I was going through the list of local hotels on a phone in a The Grand Saloon and Hotel when a young woman named Shayna overheard our plight and offered to put us up for the evening.  This has been the best stroke of luck on our trip so far.  

We had a couple of drinks with Shayna as we got to know each other. Her house is tucked into the hillside, just a block away from down town so we dropped our bikes and gear off at there and headed out for the evening. 

Since then we have been getting the insider's look at Bisbee.  Shayna runs a gourmet coffee roasting company downtown, and seems to know every local here.  She knows a lot of the history of the town, and all the good places to go. 

Today she gave us a back alley tour of the city.  Begun as a mining camp for the local copper mines, it's population peaked at near 70,000 around the turn of the last century, and the current population is around 6000.  It's stacked on top of itself on the steep hills of Tombstone Canyon.  We took the picture at the top of this post from Castle Rock, which juts up out of the middle of the city.  You can click on it for a larger version.

The area is criss-crossed with huge staircases, narrow and winding streets, and hidden vistas.  

While standing on the street taking pictures of a house particularly pointed out by Shayna, we were spotted by the owner of the house and invited in for a tour. It was an amazing yard filled with deep pools, twisted stone arches and, big coy.  My pictures cannot do it justice, and the owner Lee told us that there are good pictures on his website

Now we're relaxing before dinner.  Shayna has promised us rosemary grilled chicken, made with rosemary grown in her back yard.  We'll be on the road again tomorrow, heading east with an eye towards heading north to Silver City in New Mexico.  We'd like to see the Gila Cliff Dwellings, but have to be careful because it can still get snowy there this time of year.  

Since Tuscon we've done about 150 miles for a total of around 600 miles.   We're well into our trip!

Please post any questions you have in the comments.  Most people we meet on the road have all kinds of questions, and I'd like to know what kind of things people are interested in hearing.

Our next promise of civilization is in Silver City, where a  local B&B owner hosts touring cyclists!

Crossing the Old West

Dwight and I have had a great ride across an area of Arizona that is
about as old west as can still be found. We departed Tucson for good
on Friday morning and headed south east along the Old Spanish Trail,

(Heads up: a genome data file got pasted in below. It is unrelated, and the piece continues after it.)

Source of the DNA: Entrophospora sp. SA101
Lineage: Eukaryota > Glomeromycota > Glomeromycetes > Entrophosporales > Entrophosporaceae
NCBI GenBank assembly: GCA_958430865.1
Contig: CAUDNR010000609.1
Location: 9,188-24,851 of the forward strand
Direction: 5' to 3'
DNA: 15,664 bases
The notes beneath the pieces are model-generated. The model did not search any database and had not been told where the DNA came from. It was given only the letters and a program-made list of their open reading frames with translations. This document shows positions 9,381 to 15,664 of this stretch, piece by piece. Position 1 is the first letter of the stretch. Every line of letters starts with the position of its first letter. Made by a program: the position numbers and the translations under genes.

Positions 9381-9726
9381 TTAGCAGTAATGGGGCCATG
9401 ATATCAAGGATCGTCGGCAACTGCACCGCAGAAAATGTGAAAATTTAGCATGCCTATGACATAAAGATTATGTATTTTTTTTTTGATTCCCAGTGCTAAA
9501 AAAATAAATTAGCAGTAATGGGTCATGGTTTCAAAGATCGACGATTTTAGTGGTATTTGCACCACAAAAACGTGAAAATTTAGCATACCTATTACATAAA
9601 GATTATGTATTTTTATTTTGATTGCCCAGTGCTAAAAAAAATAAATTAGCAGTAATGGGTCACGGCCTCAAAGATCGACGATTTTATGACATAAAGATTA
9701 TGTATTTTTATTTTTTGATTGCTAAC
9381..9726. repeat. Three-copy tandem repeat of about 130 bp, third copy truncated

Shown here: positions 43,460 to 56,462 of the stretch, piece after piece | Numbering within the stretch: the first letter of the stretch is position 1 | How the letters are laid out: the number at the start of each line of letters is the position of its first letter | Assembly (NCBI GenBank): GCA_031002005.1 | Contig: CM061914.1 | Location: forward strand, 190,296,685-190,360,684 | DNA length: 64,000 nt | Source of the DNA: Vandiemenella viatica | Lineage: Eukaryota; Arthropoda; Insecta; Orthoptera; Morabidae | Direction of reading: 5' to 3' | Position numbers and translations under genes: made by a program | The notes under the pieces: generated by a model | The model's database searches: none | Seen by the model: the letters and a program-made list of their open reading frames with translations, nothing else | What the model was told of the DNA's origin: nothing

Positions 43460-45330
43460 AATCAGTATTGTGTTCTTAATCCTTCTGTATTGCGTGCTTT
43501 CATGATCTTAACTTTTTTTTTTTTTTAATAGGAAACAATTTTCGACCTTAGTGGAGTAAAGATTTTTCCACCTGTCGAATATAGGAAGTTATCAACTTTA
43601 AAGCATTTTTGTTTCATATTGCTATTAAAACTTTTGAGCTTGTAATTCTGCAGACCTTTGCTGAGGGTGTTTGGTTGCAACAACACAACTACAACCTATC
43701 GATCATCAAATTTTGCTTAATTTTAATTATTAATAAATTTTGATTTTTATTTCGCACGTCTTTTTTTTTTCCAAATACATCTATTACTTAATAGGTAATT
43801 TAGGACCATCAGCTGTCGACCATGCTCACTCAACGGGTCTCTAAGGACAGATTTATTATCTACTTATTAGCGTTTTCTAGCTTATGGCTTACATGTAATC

which took us to Colossal caverns. We have decided to take it a little
easier and see more of the sites.

The caves were a worthwhile stop. We signed up for the tour after a
lunch of peanut butter on bagels. Our guide, Travis, let us stash our
bikes behind their office. He then took us through an amazing cavern
system with several features that I hadn't seen before. There were
several formations of cave ice, a layer of sediment that forms and
solidifies, then stays suspended when the water leaves.

After the cave we headed back into the mountains toward Sonoita. We
made it about 60 miles total and stopped when we found a flat spot in
the national forest.

The next morning we woke up to see snow covered peaks to our south and
an unknown amount of hills between us and Tombstone. We stopped after
12 miles for some Internet and breakfast. After our break, we turned
east and headed to Tombstone.

Tombstone was the least old west place we went because it tried too
hard to relive the times of Wyatt Earp and the OK Corral. We did feel
like new cowboys riding into town as we pedaled down the middle of the
old historic distric.

After lunch, we decided to keep going the last 22 miles to Bisbee.
It was about 1600 and we expected about an hour and a half of
daylight. The first half was a nice downhill that allowed us to keep a
nice pace. When we got to the bottom of the valley, the bridge over
the creek had an Arizona survey marker that indicated the elevation
was 4624 feet. Six miles later we rolled into Bisbee at 5300 feet. It
was one of the more strenuous sections of our ride.

Bisbee is a great town. It is a lot more what you'd expect out of the
old west because it has allowed itself to evolve while still
maintaining its charm.